Filmmakers Phil Lord and Chris Miller broke-out in Hollywood with Cloudy with a Chance of Meatballs, a 3D animated feature that used its source material – a beloved illustrated children’s book of the same name – as a springboard for riffing on the commercialization of kids’ entertainment. The pair’s sophomore project was the 21 Jump Street movie reboot, which also proved to be a critical/financial hit; the dynamic duo are now officially batting three for three, as their The LEGO Movie continues to earn raves and top box office charts.
Lord and Miller will return this summer with 22 Jump Street, which is both a followup to their 21 Jump Street film and their first venture in the world of sequels (since they skipped on helming Cloudy with a Chance of Meatballs 2). Sony released both a red band trailer and green band promo for the Jump Street sequel a couple months back, but the studio has now made a different cut of the latter (featuring an “alternate ending”) available online – one that you may’ve already seen on the big screen, if you’ve gone to a screening of Sony’s RoboCop remake/reboot over the past week.
22 Jump Street – which, yes, moves the Jump Street squad’s headquarters across the street from the Korean church in the reboot – follows oddball cops Jenko (Channing Tatum) and Schmidt (Jonah Hill) as they “graduate” from working undercover at high school to college, where the pair attempt to stomp out another drug ring – all while returning to the world of hard studying by day, frat parties and booze-fueled mayhem by night. As before, having to revisit a familiar environment leads the pair to discover new truths about one another (and things they didn’t even know about themselves).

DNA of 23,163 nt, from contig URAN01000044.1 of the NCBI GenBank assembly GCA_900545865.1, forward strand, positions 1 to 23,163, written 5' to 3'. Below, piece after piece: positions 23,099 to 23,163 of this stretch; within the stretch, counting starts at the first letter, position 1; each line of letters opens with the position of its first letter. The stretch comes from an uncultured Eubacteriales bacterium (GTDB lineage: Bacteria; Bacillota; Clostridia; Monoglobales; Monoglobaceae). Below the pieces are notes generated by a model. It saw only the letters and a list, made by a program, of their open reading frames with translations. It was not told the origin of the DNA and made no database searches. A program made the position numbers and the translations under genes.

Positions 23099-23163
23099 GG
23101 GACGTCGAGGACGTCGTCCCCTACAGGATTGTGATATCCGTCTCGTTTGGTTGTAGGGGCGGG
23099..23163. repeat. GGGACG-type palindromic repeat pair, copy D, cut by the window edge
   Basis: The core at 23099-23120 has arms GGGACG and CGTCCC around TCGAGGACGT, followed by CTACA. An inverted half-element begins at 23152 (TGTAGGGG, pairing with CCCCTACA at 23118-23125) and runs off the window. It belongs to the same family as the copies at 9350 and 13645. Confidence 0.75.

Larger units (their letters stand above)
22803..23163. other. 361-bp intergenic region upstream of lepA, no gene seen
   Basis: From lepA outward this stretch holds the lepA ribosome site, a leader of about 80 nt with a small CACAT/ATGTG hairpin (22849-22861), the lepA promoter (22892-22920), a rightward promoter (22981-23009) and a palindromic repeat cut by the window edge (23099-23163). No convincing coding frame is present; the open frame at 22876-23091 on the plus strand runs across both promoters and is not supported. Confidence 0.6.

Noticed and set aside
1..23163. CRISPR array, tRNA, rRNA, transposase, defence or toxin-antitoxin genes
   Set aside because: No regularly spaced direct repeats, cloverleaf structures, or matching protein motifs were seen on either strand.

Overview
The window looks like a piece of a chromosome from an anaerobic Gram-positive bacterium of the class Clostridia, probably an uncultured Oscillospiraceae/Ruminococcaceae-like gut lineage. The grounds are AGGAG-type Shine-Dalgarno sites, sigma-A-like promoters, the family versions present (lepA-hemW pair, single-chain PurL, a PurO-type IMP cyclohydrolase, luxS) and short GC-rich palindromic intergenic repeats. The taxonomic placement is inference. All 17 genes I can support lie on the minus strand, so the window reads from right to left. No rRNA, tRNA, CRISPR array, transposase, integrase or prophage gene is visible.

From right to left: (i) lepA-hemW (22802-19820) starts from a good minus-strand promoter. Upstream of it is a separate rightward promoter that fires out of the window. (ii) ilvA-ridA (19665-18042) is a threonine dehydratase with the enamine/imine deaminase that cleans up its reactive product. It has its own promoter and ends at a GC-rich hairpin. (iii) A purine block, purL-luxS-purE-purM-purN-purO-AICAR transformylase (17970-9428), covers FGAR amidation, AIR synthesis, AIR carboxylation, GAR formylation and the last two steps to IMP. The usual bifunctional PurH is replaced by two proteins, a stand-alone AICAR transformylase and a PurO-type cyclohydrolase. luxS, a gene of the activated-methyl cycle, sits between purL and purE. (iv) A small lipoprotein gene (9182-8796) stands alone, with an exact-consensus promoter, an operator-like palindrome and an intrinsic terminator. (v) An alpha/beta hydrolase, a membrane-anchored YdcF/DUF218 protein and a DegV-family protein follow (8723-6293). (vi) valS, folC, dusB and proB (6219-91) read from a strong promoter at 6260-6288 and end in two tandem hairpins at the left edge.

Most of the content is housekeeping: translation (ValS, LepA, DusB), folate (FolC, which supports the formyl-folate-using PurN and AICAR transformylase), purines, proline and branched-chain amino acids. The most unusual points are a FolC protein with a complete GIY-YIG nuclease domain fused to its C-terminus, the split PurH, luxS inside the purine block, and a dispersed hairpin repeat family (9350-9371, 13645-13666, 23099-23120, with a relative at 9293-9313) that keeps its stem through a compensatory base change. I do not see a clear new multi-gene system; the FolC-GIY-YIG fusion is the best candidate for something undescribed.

Tatum’s surprising knack for comedy – combined with his oil and water chemistry with Hill – made the 21 Jump Street reboot a lot of fun to watch, but what really elevated the film was how Lord and Miller used the original 1980s TV show’s campy premise as the basis for a cheeky buddy-cop flick – one that examines the high school experience, in terms of both its psychological after-effects and how it has changed in the present day (similar to how LEGO Movie both embraces and comically deconstructs the current state of the pop culture landscape).
Comedy sequels often struggle to recapture the inspired wit and/or brains of their predecessor (see: Anchorman 2: The Legend Continues for a recent example), but Lord and Miller are clearly working in their prime right now, so there’s good reason to believe that 22 Jump Street can be just as smart and funny as their previous work. The screen story was once again conceived by Hill and Michael Bacall (Project X), but it remains to be seen if pair have as much to say about the modern college mentality as they did with high school.
22 Jump Street opens in theaters on June 13th, 2014.